The MBTA’s board on Monday voted to back substantial investment in the commuter rail system, outlining support for electrifying the system and running more frequent service through the most dense corridors.
Members of the Fiscal and Management Control Board voted unanimously in favor of five resolutions that set a regional urban rail network – rather than a commuter network focusing on trips into Boston in the morning and out of the city in the evening – as an aspirational goal and call for near-term pilots to electrify three lines.
The board also instructed the T to develop a new office to oversee commuter rail changes, ask the legislature to support procurement reforms Gov. Charlie Baker has proposed, and create a complementary bus transformation office.
The board’s resolutions do not immediately launch the “full transformation” that a commission had endorsed, but they are a step toward long-term improvements that community leaders and transportation advocates have called for to reduce greenhouse gas emissions, improve equity and take cars off congested roadways.
Because the FMCB is seeking a combination of investments, the potential cost was not clear Monday. Alternatives 5 and 6, which members wanted to draw from, were projected to cost $10.6 billion and $28.9 billion, respectively, in the Rail Vision study. Aiello’s resolution said the three pilot programs would require about $1.5 billion, but the chairman declined to answer questions from reporters after Monday’s meeting about the overall price tag.
The improvements will start on three lines. One resolution the board adopted instructs T officials to prepare immediately to launch electrified pilot programs on the Providence/Stoughton Line, the Fairmount Line and a section of the Newburyport/Rockport Line connecting Boston to Lynn, Revere, Chelsea and Everett, sometimes referred to as the “environmental justice line” because of the communities it runs through.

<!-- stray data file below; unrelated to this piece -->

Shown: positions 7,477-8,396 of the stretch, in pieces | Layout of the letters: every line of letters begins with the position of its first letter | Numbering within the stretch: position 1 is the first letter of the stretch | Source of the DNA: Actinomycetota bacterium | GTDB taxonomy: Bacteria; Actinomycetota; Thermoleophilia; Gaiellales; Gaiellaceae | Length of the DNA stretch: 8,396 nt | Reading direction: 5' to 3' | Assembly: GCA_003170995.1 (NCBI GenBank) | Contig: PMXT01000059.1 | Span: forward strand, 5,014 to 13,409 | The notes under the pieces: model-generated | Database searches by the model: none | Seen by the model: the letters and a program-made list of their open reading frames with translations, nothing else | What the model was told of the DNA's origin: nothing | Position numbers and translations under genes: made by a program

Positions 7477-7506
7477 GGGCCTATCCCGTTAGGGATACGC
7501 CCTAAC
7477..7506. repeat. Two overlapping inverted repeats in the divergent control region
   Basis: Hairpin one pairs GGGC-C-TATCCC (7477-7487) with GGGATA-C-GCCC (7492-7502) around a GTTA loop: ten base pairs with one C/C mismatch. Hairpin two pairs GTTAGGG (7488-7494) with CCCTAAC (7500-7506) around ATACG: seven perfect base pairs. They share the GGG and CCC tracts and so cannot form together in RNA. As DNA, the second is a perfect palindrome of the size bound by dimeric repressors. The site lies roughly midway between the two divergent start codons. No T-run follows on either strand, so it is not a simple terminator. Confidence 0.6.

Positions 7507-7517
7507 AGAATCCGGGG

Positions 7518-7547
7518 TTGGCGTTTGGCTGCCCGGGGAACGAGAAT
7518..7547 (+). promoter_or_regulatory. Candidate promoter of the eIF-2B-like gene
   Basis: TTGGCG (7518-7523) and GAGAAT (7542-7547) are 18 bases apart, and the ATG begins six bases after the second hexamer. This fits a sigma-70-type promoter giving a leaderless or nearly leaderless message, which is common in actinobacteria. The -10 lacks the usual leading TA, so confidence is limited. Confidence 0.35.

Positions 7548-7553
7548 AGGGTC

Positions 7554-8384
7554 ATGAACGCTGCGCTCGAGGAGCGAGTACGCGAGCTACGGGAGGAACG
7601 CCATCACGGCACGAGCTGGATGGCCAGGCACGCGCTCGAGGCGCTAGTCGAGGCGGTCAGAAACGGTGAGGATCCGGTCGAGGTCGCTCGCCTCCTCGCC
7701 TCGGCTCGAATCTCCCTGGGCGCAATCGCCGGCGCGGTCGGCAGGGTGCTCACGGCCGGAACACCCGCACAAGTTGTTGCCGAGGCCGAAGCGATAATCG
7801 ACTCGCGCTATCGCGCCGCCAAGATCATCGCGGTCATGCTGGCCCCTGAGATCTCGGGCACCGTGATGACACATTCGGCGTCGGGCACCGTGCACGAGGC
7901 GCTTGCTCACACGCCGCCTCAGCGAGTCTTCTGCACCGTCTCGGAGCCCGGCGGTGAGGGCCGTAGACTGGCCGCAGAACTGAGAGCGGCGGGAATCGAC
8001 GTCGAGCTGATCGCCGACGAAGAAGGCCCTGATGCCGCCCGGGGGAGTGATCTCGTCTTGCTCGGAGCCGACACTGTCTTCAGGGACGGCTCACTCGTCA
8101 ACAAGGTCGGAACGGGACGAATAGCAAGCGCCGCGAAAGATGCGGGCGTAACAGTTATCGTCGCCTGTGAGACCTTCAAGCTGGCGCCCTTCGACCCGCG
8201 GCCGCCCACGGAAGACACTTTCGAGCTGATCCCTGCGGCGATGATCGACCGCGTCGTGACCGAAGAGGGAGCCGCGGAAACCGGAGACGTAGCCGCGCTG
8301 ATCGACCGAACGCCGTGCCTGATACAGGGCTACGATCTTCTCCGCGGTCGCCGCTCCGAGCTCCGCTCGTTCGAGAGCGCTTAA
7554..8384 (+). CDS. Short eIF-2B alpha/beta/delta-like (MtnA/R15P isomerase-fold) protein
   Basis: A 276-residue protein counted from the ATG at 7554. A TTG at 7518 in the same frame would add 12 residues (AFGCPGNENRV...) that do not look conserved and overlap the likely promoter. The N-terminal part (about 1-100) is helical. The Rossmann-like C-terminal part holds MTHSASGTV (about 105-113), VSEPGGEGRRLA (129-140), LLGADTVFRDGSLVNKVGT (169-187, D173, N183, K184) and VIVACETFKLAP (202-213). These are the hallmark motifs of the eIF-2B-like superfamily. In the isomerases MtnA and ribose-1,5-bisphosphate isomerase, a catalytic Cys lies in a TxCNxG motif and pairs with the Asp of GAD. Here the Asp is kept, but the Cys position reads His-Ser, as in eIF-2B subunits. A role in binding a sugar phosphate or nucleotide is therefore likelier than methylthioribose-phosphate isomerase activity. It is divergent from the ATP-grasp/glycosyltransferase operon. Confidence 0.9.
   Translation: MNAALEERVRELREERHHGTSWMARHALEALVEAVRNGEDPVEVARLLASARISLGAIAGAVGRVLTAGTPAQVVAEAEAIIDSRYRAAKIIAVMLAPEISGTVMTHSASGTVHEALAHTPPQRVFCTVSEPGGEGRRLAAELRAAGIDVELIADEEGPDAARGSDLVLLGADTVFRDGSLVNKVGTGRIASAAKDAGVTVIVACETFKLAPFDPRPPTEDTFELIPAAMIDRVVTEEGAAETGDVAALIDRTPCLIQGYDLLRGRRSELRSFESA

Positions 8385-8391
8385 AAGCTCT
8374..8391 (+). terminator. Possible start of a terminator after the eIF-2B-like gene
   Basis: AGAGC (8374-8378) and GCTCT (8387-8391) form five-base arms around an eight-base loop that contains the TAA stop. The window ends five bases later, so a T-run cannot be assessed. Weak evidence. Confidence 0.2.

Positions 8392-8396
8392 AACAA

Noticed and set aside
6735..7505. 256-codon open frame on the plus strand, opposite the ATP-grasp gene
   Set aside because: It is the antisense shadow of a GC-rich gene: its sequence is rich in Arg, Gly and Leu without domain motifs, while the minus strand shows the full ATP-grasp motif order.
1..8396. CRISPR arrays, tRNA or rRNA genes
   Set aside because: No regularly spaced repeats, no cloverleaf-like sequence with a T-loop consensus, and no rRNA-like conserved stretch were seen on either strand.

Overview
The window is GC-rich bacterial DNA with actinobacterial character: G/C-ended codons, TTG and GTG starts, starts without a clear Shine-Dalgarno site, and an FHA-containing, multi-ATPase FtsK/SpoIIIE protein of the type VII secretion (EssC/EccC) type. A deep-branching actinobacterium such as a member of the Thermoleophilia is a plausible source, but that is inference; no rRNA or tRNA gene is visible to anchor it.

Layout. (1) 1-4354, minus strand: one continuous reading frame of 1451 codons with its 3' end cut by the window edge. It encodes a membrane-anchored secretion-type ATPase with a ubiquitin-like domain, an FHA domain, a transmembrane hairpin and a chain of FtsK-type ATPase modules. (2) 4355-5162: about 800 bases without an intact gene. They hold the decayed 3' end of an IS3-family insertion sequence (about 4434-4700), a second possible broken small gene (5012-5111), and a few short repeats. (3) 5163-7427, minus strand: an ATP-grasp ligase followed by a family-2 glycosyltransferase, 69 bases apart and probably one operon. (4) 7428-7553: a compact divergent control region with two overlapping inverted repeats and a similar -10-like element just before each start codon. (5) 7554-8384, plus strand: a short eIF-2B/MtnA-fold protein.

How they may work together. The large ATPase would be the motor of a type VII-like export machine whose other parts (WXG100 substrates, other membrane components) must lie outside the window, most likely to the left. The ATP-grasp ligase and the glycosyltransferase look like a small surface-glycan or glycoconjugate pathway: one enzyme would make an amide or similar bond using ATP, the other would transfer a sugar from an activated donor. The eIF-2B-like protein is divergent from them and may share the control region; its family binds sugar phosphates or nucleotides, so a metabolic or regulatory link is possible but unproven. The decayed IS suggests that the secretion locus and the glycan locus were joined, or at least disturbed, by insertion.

The resolution also calls for service on the Fairmount Line and the “environmental justice” section of the Newburyport Line to be as frequent – and at the same fare level – as rapid transit.
Although those pilots would be the first phase of a broader transformation, it is not clear when they might begin. MBTA General Manager Steve Poftak said Monday that it could take two to four years to acquire electric trains for the programs.
Baker told reporters Monday that he believes “significant portions” of the commuter rail should be electrified “over the course of the next 15 or 20 years,” but only if the grid can handle the capacity and if electricity would be cleaner than diesel.
“The grid, as it stands today, would be a close call,” Baker said. “If we manage to get our hydro and our offshore wind and some of the other initiatives we’re pursuing to improve the quality of our electricity and we have the electricity available to electrify the system, there are certainly parts of it that should be electrified, yeah.”
House lawmakers are preparing to debate new revenue options “sourced from transportation for transportation” this fall, such as increasing the state’s gas tax or the fees imposed on ride-hailing trips.
Several important business groups are supporting the House’s revenue efforts, and even the T’s board has in the past called for new revenues to fund the system: Some members said in April, as they approved a budget that included unpopular fare increases, that the legislature needs to identify additional funding sources for public transit.